Trish Bennett, Editor
CIRCLEVILLE – A federal grand jury issued a 17-count indictment last week against local businessman John A. Rankin on tax-related charges for himself as well as businesses under his control.
The indictment, issued July 7, includes seven counts of failing to account for and pay over employment taxes to the Internal Revenue Service (IRS), six counts of willfully filing false federal individual income tax returns with the IRS, three counts of willfully filing false federal corporate income tax returns with the IRS, and one count of obstructing and impeding the due administration of the IRS, according to the Cincinnati Field Office of the Internal Revenue Service.
Rankin, 52, of Circleville, said Monday the charges in the indictment are “ludicrous,” and he intends to vigorously defend himself against the allegations in federal court.
He said the indictment should have no effect on the operation of his businesses in Pickaway County, which include Tootle’s Pumpkin Inn, the Tuscan Table restaurant and the Movie House and Screening Club theaters, as the case proceeds.
Part of the indictment, he said, includes charges that he falsely claimed research and development credits against corporate taxes due, even though he was issued a patent by the United States Patent and Trademark Office, also July 7, for a method for indirect food temperature measurement. Information on the patent can be found here.
“They claim I never did any research or development, and yet they issued me a patent the same day as the indictment,” Rankin said. “I obviously have been involved in research and development.”
This case is being prosecuted by Assistant United States Attorney Daniel Brown and was investigated by special agents of IRS-Criminal Investigation. An arraignment date could not be confirmed Monday afternoon.
According to a press release issued Monday, the indictment states that between June 2008 and April 2011, Rankin, conducting business as Rankin Enterprises, LLC and Tuscan Table, LLC, allegedly failed to account for and pay over to the IRS all federal income taxes and F.I.C.A. taxes (which includes Social Security tax and Medicare tax) that were withheld from the compensation of Rankin Enterprises, LLC and Tuscan Table, LLC’s employees, as well as the employer’s share of those employment taxes. Rankin filed the Forms 941 with the IRS which failed to report and pay over approximately $239,967.27 in employment taxes to the IRS.
It has also been alleged that Rankin filed false Forms 1040X, Amended U.S. Individual Income Tax Returns, with the IRS for the 2005, 2006, 2007, 2008 and 2009 income tax years. The false Forms 1040X claimed corrected adjusted gross income amount of a negative ($1,677,201.18), when it has been alleged that Rankin’s actual corrected adjusted gross income was $8,924,297.42.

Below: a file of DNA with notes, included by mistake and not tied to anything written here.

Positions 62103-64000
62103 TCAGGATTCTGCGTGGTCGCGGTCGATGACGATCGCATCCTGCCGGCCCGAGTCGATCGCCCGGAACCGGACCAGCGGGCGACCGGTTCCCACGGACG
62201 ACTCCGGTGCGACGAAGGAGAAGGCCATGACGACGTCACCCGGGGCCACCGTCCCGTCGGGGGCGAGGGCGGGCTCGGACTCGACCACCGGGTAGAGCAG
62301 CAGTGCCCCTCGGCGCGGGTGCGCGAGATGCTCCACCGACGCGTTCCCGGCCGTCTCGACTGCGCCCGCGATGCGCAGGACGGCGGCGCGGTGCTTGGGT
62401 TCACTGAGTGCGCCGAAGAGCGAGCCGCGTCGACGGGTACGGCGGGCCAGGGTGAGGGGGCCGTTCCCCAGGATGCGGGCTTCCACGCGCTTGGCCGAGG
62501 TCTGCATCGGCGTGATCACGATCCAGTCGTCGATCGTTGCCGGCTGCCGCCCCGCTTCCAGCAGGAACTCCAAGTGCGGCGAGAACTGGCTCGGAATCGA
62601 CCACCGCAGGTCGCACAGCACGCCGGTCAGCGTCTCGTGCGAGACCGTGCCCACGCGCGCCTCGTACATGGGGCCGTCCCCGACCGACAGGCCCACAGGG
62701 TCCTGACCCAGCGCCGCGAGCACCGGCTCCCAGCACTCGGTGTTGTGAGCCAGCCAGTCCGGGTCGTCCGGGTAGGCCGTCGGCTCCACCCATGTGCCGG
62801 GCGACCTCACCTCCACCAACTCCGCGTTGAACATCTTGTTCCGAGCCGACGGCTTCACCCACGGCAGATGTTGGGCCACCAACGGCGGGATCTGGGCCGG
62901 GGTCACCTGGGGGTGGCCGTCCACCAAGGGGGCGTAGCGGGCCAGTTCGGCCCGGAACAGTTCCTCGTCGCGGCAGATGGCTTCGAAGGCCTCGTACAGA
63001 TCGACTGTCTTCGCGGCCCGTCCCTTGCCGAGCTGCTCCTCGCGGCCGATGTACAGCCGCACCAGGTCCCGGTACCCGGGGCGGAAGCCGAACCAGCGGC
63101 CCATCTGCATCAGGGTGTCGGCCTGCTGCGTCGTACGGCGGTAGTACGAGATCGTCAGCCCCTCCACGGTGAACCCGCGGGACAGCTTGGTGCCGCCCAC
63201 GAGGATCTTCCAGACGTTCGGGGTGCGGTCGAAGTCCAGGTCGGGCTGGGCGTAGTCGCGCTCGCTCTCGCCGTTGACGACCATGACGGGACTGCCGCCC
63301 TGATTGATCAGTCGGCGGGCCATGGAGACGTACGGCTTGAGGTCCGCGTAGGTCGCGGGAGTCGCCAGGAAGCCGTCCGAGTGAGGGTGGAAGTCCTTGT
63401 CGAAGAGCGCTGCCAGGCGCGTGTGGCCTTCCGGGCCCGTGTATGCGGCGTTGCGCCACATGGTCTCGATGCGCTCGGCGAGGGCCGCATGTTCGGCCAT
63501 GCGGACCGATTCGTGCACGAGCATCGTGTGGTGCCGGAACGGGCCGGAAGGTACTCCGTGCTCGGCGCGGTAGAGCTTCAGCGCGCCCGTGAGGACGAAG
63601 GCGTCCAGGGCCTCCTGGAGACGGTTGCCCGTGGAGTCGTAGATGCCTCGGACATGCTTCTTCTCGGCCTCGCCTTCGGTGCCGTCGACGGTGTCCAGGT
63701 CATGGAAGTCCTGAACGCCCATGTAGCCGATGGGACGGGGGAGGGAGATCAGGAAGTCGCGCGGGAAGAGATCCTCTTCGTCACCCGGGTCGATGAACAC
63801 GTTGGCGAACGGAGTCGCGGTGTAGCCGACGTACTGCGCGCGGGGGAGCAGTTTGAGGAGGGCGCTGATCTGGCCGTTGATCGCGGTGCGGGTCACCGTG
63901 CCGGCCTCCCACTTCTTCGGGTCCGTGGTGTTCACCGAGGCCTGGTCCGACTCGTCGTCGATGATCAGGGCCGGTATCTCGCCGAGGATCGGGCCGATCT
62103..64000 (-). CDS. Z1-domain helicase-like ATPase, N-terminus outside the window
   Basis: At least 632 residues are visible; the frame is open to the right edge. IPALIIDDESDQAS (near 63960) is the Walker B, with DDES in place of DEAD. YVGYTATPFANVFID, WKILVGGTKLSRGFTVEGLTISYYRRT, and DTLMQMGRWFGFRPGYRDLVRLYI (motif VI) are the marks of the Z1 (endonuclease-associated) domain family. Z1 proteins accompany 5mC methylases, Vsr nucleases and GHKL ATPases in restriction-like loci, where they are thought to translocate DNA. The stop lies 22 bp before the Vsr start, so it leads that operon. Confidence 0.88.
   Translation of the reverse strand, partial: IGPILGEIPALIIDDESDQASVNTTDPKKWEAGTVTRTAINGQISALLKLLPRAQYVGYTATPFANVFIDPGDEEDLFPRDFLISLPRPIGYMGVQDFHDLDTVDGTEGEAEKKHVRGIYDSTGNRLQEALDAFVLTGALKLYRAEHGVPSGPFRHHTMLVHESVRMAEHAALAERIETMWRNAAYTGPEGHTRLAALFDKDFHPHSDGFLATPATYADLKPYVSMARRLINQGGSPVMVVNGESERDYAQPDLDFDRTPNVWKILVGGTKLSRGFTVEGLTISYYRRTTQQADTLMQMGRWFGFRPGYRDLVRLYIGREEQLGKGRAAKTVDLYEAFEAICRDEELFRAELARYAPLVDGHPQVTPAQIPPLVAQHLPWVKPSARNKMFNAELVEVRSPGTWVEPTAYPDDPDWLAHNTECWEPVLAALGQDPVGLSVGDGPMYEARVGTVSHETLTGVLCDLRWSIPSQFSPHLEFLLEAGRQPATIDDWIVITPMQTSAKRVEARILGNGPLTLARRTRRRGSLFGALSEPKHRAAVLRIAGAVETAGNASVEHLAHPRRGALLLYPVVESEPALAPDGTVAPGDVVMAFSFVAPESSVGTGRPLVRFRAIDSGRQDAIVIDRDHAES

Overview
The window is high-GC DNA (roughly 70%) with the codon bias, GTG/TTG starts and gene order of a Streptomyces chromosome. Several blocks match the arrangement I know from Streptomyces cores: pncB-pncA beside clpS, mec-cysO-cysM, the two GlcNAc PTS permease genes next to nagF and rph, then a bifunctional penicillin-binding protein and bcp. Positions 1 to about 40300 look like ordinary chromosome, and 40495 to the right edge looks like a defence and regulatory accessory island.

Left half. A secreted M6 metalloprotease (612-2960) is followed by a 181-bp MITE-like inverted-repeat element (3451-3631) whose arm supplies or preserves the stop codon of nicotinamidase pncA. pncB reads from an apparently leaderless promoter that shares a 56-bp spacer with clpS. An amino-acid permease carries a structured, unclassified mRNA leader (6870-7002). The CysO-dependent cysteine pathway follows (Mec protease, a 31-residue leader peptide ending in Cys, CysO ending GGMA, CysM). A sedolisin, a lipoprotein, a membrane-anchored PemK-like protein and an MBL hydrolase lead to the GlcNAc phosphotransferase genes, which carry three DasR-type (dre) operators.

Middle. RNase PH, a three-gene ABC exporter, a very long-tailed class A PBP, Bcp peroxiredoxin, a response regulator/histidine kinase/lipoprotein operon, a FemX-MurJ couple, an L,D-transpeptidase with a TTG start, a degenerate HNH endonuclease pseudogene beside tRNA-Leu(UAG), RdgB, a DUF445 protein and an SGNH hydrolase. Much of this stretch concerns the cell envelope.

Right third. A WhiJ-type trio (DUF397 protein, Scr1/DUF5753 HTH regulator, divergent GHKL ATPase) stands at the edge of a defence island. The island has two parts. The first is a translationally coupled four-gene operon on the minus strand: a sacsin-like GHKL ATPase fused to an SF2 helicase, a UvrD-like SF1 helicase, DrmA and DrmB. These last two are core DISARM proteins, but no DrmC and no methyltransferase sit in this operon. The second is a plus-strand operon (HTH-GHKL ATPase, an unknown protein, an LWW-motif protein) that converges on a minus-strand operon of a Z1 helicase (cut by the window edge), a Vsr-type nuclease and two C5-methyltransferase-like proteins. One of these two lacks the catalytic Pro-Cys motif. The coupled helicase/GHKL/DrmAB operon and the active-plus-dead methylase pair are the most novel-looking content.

For the 2010 income tax year, it has been alleged that Rankin filed a false individual income tax return with the IRS that reported $26,983.24 in adjusted gross income, when it has been alleged that Rankin’s actual gross income was $1,594,648.56.
In addition, it has been alleged that Rankin filed false Forms 1120, U.S. Corporation Income Tax Returns, with the IRS for Connectivity Systems Incorporated (“CSI”) for the 2008, 2009 and 2010 income tax years. The false Forms 1120 claimed a false accelerated Research & Development Credit in the amount of $1,706,934.41 against the corporate taxes due and owing of Connectivity Systems Incorporated.
Lastly, between January 2005 and July 2015 Rankin allegedly obstructed and impeded the due administration of the IRS by making false and misleading statements to agents of the IRS and by concealing information from agents of the IRS.
“Honest and law abiding citizens are fed up with the likes of those who use deceit and fraud to line their pockets with other people’s money as well as skirt their tax obligations,” said Kathy A. Enstrom, Special Agent in Charges, IRS Criminal Investigation, Cincinnati Field Office, in the press release issued Monday. “Business owners have a responsibility to withhold income taxes for their employees and then remit those taxes to the Internal Revenue Service.”
Failing to account for and pay over employment taxes to the IRS carries a maximum penalty of 5 years in prison and a fine of up to $250,000. Willfully filing a false individual and corporate federal income tax return with the IRS and obstructing and impeding the due administration of the IRS carries a maximum penalty of 3 years in prison and a fine of up to $250,000.
This article originally appeared on The Pickaway News Journal